I have nine unfinished novels on my hard drive. The longest runs almost a hundred pages; the shortest about two paragraphs. I have several folders full of research, character sketches and plot outlines. I have poured untold hours and progressively larger pieces of my soul into these projects and not one of them has panned out.
I don’t know why I struggle so much when it comes to finishing what I start. I don’t know if I’m so paralyzed by perfectionism that I can’t continue for fear of ruining the story or if I’m just easily distracted by the thousands of other things I could be doing on my computer instead of writing. All I know is that sooner or later, I hit a block. Is it the result of perfectionism? Laziness? Poor planning? Cheating on my beloved novel with a new idea?
Maybe my problem more basic than creative infidelity. Maybe what I’m really missing is structure. In a newsroom, things get done because everyone is working under an immovable deadline and everyone is held accountable for getting their contribution finished. I think my novel writing process needs to work more like a newsroom. Accountability and deadlines are a writer’s best friend. When you’re working under pressure, all kinds of magical things happen. Your right brain goes into overdrive, solving problems as they arrive instead of languishing on them for weeks or months (or years) and your inner editor doesn’t have time to convince you to go back and rewrite. There will be time to rewrite when this draft is finished, your right brain tells you.
Deadlines can be an incredible tool for a writer. So, as I gear up to embark on yet another excursion into novel land, I’m going to try to give myself some structure. With any luck, it will keep me focused all the way from “once upon a time” to “the end.”
Tenth time’s a charm, right?
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7 responses to “From “Once Upon a Time” to “The End””
Writer’s block. Same thing happens to me.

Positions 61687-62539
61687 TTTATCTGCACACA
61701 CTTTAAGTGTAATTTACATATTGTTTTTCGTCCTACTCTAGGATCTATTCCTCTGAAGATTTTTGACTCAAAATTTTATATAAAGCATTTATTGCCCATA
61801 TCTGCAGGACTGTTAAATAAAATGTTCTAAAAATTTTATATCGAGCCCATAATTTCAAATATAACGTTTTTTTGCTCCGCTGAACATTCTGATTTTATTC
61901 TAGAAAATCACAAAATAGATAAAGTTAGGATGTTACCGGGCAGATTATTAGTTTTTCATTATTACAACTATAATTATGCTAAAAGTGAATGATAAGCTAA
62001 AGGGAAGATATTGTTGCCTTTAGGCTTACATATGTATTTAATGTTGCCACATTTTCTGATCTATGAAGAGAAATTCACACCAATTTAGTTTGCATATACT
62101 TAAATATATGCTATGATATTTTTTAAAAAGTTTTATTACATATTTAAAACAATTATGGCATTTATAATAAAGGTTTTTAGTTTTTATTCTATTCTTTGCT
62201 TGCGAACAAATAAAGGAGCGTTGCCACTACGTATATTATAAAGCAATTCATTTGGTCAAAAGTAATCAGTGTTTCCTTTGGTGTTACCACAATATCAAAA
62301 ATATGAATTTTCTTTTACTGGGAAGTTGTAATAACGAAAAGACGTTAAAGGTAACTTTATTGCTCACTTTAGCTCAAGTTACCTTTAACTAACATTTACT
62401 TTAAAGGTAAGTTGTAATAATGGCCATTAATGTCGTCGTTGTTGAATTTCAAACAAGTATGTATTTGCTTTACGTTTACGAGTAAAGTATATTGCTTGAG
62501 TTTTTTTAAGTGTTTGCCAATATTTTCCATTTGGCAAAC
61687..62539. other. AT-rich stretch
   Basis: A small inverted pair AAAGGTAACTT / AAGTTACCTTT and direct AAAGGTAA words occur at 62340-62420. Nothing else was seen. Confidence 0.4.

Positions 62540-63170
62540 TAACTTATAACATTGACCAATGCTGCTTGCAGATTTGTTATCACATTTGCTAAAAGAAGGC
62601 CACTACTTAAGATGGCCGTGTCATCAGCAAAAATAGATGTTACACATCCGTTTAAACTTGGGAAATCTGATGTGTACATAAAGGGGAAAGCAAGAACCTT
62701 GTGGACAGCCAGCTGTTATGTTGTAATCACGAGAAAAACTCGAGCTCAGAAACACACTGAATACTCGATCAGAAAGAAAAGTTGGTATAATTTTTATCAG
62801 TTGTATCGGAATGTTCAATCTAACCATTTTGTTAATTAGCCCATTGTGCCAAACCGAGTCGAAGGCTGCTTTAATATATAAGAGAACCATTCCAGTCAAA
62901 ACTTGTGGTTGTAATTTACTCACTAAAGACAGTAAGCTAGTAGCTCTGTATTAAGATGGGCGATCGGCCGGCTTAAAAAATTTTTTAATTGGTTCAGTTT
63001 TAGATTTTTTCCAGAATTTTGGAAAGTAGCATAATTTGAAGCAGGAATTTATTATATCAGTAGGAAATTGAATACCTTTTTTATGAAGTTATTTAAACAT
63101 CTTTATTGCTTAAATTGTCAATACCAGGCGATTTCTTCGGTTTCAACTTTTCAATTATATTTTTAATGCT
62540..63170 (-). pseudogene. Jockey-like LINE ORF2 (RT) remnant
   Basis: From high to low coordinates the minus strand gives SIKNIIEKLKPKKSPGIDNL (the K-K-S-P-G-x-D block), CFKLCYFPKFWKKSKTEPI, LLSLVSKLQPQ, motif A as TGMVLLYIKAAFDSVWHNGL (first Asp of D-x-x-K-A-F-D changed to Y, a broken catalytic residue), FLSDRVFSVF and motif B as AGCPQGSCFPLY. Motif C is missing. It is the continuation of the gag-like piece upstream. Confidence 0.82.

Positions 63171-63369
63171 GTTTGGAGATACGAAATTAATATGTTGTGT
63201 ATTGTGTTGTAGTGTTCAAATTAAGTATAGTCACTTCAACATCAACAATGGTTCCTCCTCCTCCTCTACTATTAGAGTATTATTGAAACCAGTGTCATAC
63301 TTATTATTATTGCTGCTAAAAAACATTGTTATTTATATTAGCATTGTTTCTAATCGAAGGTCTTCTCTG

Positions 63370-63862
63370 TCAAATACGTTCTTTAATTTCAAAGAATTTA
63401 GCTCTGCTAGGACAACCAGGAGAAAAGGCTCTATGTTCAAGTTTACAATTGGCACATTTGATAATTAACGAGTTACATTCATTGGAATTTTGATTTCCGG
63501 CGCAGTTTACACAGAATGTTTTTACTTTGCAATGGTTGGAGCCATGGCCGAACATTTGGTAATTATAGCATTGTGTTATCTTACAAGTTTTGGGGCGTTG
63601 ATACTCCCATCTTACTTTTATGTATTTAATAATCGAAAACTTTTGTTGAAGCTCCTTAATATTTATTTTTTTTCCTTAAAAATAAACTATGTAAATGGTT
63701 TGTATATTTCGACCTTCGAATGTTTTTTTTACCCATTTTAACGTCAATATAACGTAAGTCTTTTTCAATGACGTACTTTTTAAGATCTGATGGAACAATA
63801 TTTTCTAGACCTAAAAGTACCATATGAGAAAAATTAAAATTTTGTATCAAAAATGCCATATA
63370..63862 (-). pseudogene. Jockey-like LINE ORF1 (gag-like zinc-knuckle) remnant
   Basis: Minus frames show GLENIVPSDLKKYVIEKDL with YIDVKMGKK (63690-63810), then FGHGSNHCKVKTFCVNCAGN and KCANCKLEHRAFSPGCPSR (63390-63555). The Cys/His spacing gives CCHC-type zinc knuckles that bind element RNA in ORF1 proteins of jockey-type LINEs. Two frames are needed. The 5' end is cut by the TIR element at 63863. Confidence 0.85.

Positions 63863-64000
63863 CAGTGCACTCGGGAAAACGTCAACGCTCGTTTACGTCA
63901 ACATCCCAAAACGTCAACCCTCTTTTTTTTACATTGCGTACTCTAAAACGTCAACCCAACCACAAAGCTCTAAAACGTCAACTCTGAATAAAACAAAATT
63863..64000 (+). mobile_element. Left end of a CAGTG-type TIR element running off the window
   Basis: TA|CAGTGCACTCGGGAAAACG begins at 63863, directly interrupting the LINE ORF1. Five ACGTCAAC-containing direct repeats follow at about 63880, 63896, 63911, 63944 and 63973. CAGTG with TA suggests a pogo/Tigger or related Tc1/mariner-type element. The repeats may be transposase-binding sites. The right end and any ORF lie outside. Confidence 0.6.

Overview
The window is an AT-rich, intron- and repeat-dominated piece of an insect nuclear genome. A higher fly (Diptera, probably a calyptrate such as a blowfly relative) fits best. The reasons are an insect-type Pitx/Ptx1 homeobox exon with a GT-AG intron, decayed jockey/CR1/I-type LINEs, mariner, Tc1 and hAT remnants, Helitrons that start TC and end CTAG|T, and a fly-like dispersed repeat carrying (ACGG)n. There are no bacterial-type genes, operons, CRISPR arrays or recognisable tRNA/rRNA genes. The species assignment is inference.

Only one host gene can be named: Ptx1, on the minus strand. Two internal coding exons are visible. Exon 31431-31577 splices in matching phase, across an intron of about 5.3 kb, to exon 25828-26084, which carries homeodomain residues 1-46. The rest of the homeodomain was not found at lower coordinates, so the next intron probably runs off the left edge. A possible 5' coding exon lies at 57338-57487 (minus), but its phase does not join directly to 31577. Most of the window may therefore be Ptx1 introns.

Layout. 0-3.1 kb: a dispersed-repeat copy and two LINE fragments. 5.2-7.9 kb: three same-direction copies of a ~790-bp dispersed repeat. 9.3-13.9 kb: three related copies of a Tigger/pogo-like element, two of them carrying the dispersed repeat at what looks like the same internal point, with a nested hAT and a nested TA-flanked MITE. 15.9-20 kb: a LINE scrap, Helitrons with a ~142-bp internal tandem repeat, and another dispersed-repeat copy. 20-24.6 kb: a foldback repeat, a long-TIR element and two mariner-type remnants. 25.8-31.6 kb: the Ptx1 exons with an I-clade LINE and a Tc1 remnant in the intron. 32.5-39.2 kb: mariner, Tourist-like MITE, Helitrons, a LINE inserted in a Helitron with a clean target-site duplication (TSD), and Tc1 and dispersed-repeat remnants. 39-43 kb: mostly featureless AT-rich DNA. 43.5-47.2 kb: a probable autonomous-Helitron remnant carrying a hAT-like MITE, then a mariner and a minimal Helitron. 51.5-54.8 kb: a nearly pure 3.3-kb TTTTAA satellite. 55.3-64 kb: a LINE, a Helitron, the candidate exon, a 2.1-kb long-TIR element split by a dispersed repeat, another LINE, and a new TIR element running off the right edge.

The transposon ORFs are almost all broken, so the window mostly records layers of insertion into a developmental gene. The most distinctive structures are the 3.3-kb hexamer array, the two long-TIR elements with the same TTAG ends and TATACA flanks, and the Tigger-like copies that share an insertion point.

I hope a deadline works better for you than it tends to for me. Self-imposed limits loom over me most unpleasantly and the added pressure distracts me from the otherwise enjoyable (mostly) writing process.
Daily word-count goals serve me better; even if I will sometimes fall severely short of them, the hours logged in the effort of attainment is ever for the good, and even measly word-counts add up over time.
Of course, every writer is different. It could well be that a deadline is just the tool you need to get your novel finished. Discover what suits you best, then full steam ahead. Good luck to you!
writers block is never a great problem for me, finding quiet time to write with 2 young kids and a full time job is a problem! Having a deadline to work to must be a great motivator though. I write for pleasure, my only deadline is self imposed.
I have tried my hand at a couple novels and never could finish one! I stick to shorter projects now. Those experiences have given me a deep respect for anyone who has finished a novel. It is definitely a marathon type endeavor. I wish you nothing but luck.
I think you sound like most writers. I have (pause while I go count) 12 started novels and an uncountable number of ideas on “file” that may make it into one of those 12 or may become their own stories. I am tragically bad at starting something new and getting distracted by newer things (or sometimes older things) after a little while. Part of it for me is creative ADD, and part of it is that I can’t go forward full-tilt until I have a very solid outline. Maybe not color of dress level of detailed outline, but scene by scene, mood by mood, event by event level. Then I can bang out 100K in 3 months, if the project obsesses me enough. I think you saw my recent post on that…I recommend looking at what it is that’s keeping any particular story from being able to obsess you like that. 🙂
I have never thought of unfinished novels as “creative infidelity.” What a fantastic and apt phrase! And yes, as evident by the comments you are not alone, unfinished novels creep in my documents folders like termites. But everything you start, even if you don’t finish it, is still of use, I feel.
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